Located in the south wing is the church, which follows the late medieval tradition of monastic churches.

Located in the south wing is the church, which follows the late medieval tradition of monastic churches. It has a quadrangular floor plan with a single nave and chapels set between original butresses; it does not have a transept and it adheres to the traditional typology and features of the Valencian Gothic. It has a deep presbytery and an extensive choir at the foot of the temple.

It has two access ways. The first leads to the exterior and its soberly constructed Gothic door, based on mouldings and pilasters, following the typical moulded ogival style, opens onto the plaza. Over the door can be seen a stand, which used to house an image of the Virgin Mary, now disappeared. The second door provides access to the cloister.

The primitive 14th Century church was in Gothic style, with five ogival diaphragm arches that divided it into sections; it had a gabled roof. During the 18th Century the church was transformed into the Gothic style; to achieve this part of the arches were demolished in order to increase their height and to cover the nave with a barrel vault with lunettes.

The Chapel to the Virgin of Health, constructed in the 18th Century, used to stand on the Epistle side, but the only part of this that remains is the door that bears the anagram of the image of the Virgin.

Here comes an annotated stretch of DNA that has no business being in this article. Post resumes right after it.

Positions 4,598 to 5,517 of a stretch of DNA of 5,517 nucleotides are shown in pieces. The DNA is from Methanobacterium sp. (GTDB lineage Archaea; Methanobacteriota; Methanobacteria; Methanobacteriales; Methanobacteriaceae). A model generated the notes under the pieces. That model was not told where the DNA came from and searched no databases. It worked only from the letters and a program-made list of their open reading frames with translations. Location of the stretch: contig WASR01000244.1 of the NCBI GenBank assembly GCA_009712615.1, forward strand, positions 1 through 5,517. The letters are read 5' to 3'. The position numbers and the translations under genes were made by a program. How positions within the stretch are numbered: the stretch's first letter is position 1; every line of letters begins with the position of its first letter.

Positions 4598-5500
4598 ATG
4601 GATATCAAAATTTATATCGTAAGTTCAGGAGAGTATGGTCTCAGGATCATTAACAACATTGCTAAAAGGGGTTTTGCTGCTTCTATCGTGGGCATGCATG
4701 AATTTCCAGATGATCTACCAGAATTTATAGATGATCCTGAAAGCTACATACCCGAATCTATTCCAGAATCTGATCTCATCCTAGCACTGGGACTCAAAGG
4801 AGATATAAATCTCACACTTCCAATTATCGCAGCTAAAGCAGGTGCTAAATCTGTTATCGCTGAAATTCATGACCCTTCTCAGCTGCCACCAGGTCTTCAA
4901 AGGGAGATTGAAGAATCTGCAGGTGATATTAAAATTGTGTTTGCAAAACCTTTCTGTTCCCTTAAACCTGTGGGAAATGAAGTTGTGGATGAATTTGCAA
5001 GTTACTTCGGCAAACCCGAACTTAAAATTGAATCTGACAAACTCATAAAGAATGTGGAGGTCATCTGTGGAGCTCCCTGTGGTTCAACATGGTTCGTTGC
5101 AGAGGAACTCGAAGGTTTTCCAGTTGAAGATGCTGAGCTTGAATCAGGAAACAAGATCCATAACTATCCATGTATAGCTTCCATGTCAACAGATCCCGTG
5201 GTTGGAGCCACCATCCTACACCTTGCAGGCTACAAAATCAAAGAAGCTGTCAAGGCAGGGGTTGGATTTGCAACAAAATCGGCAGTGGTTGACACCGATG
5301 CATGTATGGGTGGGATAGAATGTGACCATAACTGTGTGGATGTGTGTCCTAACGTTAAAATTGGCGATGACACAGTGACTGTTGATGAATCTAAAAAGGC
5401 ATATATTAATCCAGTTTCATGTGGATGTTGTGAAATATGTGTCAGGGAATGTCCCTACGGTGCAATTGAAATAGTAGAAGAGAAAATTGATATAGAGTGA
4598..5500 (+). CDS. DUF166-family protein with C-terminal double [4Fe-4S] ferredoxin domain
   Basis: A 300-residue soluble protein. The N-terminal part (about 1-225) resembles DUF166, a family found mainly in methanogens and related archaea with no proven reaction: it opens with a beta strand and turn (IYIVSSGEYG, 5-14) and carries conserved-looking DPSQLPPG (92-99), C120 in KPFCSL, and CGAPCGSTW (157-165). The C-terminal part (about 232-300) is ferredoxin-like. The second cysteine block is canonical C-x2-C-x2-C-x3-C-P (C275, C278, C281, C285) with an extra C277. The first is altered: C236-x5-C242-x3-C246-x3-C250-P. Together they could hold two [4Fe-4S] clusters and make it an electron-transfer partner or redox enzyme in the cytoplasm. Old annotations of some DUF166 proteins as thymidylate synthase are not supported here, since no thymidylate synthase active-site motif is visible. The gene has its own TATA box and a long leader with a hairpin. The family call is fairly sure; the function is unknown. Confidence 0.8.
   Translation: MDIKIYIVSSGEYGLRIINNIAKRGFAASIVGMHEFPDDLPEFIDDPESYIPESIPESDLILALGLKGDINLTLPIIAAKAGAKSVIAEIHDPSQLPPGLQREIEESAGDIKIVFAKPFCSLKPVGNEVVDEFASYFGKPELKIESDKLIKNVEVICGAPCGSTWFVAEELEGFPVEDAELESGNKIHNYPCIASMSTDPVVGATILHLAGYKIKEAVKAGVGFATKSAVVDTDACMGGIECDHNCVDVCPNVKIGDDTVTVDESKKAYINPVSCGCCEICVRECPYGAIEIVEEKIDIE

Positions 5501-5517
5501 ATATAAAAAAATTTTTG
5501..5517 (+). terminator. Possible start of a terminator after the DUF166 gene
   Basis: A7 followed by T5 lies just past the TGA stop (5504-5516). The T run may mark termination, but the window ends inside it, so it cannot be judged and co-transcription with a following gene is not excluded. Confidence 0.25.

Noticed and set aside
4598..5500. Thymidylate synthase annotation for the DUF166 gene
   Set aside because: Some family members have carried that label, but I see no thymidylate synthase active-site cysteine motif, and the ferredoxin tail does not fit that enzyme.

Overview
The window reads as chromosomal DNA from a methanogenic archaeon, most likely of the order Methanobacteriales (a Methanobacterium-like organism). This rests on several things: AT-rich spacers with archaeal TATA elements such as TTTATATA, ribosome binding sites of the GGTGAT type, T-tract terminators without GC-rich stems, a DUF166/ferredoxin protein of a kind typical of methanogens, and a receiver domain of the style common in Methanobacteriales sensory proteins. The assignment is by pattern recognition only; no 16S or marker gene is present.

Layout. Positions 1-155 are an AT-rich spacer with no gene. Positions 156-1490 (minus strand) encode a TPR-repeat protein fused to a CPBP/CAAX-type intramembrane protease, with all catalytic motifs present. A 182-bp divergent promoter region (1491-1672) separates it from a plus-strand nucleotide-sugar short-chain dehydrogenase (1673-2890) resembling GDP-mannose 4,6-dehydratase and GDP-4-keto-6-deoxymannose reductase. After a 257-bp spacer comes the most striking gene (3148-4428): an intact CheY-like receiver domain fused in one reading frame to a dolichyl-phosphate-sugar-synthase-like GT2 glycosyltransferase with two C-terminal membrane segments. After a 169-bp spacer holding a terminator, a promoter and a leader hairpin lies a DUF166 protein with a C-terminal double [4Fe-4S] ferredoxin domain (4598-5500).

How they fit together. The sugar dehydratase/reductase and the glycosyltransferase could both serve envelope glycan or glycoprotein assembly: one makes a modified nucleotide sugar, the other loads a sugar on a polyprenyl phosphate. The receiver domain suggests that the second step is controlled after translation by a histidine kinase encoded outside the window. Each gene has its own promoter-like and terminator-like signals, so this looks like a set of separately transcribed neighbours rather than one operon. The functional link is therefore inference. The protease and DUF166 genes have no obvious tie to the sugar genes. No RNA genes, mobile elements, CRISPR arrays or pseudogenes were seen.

Ausias March chose the side chapels as the burial tombs for his two wives, Isabel Martorell and Joana Escorna.

A feature of the altar area of the church is a wide rectangular chancel from which two access ways open, one on each side, which lead to two small rooms that flank the tabernacle. This area has a quadrangular floor plan and is covered by a cupola with a lantern and baroque decoration with plant motifs. The floors is covered with Valencian tiles from the 16th Century.

The choir is located at the foot of the church and its lower part is divided up into two sections, one of which is delimited by two round arches. Between these can be found a groin vault, which is flanked by two more arches that are also rounded and frame the entrances to the church. These arches are supported by capitals bearing the coat of arms of the first Duke of Gandia, Alfonso I of Aragon, decorated with figurative, plant and pastoral motifs.

The upper choir has a rectangular floor plan and is covered by a stellar vault with lunettes, which were decorated with paintings and venerations in the corners. The roundels that are distributed around the vault are also decorated.